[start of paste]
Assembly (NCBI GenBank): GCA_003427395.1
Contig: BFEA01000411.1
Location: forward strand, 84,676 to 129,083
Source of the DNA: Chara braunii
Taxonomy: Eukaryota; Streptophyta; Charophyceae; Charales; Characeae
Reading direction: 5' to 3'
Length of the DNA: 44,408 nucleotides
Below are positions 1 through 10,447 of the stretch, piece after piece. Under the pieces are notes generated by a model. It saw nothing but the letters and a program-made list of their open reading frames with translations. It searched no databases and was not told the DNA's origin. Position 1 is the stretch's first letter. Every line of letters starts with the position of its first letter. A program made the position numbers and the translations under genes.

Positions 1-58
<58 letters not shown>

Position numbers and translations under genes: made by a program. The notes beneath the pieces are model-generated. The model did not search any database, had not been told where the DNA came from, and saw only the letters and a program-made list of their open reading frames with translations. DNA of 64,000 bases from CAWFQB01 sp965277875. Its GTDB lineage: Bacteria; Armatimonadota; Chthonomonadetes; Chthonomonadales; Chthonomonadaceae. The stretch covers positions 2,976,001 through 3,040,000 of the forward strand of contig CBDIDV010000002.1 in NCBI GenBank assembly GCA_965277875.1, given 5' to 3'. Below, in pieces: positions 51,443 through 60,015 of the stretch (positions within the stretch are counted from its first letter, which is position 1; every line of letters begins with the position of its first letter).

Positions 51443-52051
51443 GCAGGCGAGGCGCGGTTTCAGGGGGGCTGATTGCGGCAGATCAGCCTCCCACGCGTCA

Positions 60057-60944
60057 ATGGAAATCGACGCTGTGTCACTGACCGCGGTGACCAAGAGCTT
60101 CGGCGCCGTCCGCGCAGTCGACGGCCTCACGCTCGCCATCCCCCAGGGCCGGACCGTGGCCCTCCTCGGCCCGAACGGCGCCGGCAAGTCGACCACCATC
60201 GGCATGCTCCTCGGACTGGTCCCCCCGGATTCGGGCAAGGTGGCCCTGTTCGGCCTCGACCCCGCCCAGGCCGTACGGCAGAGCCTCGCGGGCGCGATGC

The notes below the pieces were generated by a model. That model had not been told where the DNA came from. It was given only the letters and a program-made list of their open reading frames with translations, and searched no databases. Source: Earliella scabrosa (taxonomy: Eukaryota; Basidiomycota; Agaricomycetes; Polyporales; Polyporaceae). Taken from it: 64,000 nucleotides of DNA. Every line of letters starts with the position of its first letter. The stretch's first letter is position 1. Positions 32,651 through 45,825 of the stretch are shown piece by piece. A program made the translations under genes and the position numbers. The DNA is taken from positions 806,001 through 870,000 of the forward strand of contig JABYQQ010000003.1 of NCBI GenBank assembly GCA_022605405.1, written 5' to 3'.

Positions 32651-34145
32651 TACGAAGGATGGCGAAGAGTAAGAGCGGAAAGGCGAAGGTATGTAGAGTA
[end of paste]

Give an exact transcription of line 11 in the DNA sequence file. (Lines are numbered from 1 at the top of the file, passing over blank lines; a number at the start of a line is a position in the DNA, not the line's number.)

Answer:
Position numbers and translations under genes: made by a program. The notes beneath the pieces are model-generated. The model did not search any database, had not been told where the DNA came from, and saw only the letters and a program-made list of their open reading frames with translations. DNA of 64,000 bases from CAWFQB01 sp965277875. Its GTDB lineage: Bacteria; Armatimonadota; Chthonomonadetes; Chthonomonadales; Chthonomonadaceae. The stretch covers positions 2,976,001 through 3,040,000 of the forward strand of contig CBDIDV010000002.1 in NCBI GenBank assembly GCA_965277875.1, given 5' to 3'. Below, in pieces: positions 51,443 through 60,015 of the stretch (positions within the stretch are counted from its first letter, which is position 1; every line of letters begins with the position of its first letter).